Dec 2007

Anatomy of an uninspiring essay

Bunch of arse quite frankly.

The essay has been submitted, but I’m not at all satisfied with it. There’s something very interesting to be said about the Schreber case, dear reader, and you’ll not find it in my essay.

In my defence, the reason the essay is so devoid of anything resembling genuine insight or worth is as much down to the restriction on word-count as any deficiency on the part of the writer. Though of course, I would say that.

All the same, just because I failed to do justice to Schreber this time round doesn’t mean I never will. I may well write my thesis on the case, if — and these are big ifs — (a) I can find an approach that appeals to me*; and (b) something else doesn’t capture my imagination before I start work on it.

So what went wrong this time round?

Well firstly, I came to the subject late. Having already mooched around the Existential Critique essay, and for weeks had a fair idea of what I was going to say, I made the decision to write on Schreber based on a single read-through of Freud’s analysis and with only two weeks before the deadline.

That was a big mistake, as I failed to realise that the subject was far bigger than two weeks research would allow. Even if I narrowed the scope radically. Even if I didn’t sleep very much. Which I did. And didn’t.

It’s never a good idea to decide to write to a deadline on a subject whose surface you’ve only scratched. When I started work I simply had no idea that the paper inspired damn-near an entire subgenre of literature. Nor that it would be so bloody interesting.

The second problem, linked to the first, is the simple fact that nothing interesting can be said about Schreber in less than 10,000 words. I’m a verbose writer at the best of times. I know that, and I try to curtail the worst excesses of this tendency. But all the same, it’s just not possible to provide a useful summation just of the basic facts of the case (including the contents of Schreber’s delusions) in less than 5000 words. And then there’s the analysis and observations which, let’s face it, you’d hope would be the bulk of the content.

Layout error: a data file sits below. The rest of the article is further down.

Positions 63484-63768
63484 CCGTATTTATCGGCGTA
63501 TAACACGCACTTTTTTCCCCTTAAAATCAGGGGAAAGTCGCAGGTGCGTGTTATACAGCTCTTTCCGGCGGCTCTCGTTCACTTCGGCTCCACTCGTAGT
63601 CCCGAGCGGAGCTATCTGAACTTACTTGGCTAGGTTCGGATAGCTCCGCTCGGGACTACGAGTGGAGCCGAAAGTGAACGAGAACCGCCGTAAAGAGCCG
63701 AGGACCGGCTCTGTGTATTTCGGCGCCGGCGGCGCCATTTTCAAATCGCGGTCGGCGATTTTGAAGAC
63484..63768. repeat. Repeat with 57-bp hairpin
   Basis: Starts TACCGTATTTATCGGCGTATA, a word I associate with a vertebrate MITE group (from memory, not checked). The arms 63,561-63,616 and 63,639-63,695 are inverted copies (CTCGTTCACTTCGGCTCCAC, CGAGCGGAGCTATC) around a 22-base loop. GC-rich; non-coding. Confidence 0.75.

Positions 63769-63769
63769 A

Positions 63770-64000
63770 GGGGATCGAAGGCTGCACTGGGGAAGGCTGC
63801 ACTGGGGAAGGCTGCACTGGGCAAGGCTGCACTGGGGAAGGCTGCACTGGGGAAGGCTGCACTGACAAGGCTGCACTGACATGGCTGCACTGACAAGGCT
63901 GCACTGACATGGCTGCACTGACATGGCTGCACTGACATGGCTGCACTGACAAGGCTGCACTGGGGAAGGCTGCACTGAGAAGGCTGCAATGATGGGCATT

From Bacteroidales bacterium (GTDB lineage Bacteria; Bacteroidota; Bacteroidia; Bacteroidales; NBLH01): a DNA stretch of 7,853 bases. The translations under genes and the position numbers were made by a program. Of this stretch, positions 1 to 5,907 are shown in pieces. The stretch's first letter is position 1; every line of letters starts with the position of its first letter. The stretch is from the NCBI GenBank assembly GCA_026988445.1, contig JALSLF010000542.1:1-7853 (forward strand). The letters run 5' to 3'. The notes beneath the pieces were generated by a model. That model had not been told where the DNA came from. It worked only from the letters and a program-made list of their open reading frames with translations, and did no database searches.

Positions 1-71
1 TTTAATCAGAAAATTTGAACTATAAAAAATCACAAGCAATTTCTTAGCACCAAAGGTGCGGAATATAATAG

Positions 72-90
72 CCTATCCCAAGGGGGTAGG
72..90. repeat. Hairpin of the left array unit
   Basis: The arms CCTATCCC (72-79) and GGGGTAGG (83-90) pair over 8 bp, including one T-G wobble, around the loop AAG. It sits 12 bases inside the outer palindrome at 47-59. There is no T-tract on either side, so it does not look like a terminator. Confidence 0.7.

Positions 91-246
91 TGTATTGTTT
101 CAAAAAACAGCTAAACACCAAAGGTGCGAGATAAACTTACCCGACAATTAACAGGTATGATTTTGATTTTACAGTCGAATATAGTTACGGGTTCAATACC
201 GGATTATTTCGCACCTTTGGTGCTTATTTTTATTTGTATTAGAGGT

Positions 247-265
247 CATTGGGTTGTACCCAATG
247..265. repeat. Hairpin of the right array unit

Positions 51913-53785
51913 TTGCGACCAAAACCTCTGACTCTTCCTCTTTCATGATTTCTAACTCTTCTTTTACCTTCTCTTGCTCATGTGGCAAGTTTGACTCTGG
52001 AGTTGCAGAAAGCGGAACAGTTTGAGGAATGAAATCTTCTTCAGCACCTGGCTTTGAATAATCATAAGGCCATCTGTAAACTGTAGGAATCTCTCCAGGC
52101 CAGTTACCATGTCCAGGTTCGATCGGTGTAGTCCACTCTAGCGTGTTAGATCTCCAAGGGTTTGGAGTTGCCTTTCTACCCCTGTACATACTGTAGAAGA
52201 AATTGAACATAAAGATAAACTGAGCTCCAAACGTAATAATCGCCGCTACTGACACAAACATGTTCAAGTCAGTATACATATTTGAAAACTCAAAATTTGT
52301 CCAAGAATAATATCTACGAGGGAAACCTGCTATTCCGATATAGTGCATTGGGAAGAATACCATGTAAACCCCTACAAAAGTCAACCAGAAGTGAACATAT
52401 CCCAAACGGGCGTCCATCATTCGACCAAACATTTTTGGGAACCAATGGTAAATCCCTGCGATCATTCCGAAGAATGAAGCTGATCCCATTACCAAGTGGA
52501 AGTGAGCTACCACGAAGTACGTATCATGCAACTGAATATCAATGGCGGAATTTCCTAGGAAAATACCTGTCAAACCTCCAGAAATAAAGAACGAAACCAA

So there I was three nights ago, 5000 words into a 3000 word essay, and I’d not even got to discussing Freud’s interpretation let alone my own. Twenty pages of scrawled longhand observations as yet untyped.

So I started afresh. I hacked the 5000 word exposition down to 2000, stripping out anything remotely poetic or beautiful, leaving only stunted prose and a sense of missed opportunity. I jettisoned the bulk of the really interesting stuff, concerning the actual content of Schreber’s delusions. Then I pared down the essence of Freud’s analysis to two specific insights; (a) that paranoid psychosis is a result of repressed homosexuality, and (b) that the agents of persecution in the delusions of paranoiacs are projections of childhood relationships.

Let me point out that those are hardly the only two assertions made by Freud, but they are the central ones. And it’s safe to say that they’re not without controversy.

Unfortunately given the limitations of space I was unable to investigate those controversies, nor delve into the numerous other readings of Schreber’s Memoirs, nor examine the implications that Schreber’s construction of a personal mythology has for our understanding of how the rest of us do the same. I didn’t even have space to examine the actual mechanisms by which Freud states the repression and projection take place.

I set the scene, but the plug was pulled before I could shout “action!”

As I say, bunch of arse.

* By this I mean, an approach that provides an opportunity to say something on the case that hasn’t been said before. The Schreber case has had a lot written about it, but far from everything. And I’m convinced there’s still something worthwhile that hasn’t been covered in the existing literature (mind you, I’ve not read it all yet, so perhaps I’m speaking too soon).

Posted in: Opinion